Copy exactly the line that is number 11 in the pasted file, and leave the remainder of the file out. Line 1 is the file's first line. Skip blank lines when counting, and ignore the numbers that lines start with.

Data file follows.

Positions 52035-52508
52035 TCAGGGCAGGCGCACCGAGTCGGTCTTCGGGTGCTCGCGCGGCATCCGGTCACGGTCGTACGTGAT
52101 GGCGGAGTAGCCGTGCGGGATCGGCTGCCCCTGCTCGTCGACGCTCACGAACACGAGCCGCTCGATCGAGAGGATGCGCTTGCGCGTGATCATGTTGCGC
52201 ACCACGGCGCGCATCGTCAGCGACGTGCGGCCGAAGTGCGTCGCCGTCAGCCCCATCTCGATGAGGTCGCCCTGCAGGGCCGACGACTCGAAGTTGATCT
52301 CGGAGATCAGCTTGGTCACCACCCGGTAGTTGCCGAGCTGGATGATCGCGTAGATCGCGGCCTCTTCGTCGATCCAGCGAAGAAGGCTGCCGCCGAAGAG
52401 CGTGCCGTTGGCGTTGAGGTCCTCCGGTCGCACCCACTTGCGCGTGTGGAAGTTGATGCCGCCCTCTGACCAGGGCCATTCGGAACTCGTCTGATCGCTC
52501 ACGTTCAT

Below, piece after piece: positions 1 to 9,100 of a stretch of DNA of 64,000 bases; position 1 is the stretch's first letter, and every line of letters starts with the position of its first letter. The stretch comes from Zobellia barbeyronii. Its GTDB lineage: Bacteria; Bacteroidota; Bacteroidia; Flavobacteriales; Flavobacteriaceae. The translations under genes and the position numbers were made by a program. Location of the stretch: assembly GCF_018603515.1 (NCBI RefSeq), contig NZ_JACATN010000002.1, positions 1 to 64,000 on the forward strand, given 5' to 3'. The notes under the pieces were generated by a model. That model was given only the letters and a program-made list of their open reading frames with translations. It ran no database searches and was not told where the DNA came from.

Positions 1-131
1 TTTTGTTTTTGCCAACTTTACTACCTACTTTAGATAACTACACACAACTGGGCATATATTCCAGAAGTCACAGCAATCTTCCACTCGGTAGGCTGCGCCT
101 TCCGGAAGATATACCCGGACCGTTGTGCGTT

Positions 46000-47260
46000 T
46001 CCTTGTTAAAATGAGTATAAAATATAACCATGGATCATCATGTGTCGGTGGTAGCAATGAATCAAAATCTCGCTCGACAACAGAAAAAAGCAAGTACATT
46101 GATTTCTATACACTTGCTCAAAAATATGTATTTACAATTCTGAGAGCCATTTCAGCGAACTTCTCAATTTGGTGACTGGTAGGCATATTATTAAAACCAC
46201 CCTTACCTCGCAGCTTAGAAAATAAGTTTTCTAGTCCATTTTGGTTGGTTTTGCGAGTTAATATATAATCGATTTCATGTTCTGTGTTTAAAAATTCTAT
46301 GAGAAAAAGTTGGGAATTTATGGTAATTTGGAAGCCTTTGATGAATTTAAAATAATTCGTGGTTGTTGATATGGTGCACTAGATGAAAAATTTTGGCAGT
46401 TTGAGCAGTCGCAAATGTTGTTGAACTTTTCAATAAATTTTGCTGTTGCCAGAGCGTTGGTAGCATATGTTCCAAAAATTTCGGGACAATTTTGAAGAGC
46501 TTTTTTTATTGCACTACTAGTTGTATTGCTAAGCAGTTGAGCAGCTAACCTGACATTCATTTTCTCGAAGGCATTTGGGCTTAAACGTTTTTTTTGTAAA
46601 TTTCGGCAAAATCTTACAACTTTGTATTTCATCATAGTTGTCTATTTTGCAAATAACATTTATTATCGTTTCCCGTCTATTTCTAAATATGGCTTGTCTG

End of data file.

101 TCCGGAAGATATACCCGGACCGTTGTGCGTT